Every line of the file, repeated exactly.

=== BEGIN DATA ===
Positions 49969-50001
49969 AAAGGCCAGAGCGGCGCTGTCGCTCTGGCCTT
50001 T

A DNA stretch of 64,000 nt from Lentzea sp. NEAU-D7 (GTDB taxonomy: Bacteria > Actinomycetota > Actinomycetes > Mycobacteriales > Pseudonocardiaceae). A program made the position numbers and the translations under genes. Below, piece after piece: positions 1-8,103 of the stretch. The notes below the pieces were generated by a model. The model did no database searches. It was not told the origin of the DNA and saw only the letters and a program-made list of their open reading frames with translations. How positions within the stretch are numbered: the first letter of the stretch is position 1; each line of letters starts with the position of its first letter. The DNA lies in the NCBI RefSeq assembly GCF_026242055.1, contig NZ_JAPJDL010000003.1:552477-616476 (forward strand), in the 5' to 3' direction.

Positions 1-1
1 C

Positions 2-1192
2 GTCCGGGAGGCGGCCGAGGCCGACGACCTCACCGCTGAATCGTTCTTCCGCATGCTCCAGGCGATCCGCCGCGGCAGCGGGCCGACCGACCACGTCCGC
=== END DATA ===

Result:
Positions 49969-50001
49969 AAAGGCCAGAGCGGCGCTGTCGCTCTGGCCTT
50001 T

A DNA stretch of 64,000 nt from Lentzea sp. NEAU-D7 (GTDB taxonomy: Bacteria > Actinomycetota > Actinomycetes > Mycobacteriales > Pseudonocardiaceae). A program made the position numbers and the translations under genes. Below, piece after piece: positions 1-8,103 of the stretch. The notes below the pieces were generated by a model. The model did no database searches. It was not told the origin of the DNA and saw only the letters and a program-made list of their open reading frames with translations. How positions within the stretch are numbered: the first letter of the stretch is position 1; each line of letters starts with the position of its first letter. The DNA lies in the NCBI RefSeq assembly GCF_026242055.1, contig NZ_JAPJDL010000003.1:552477-616476 (forward strand), in the 5' to 3' direction.

Positions 1-1
1 C

Positions 2-1192
2 GTCCGGGAGGCGGCCGAGGCCGACGACCTCACCGCTGAATCGTTCTTCCGCATGCTCCAGGCGATCCGCCGCGGCAGCGGGCCGACCGACCACGTCCGC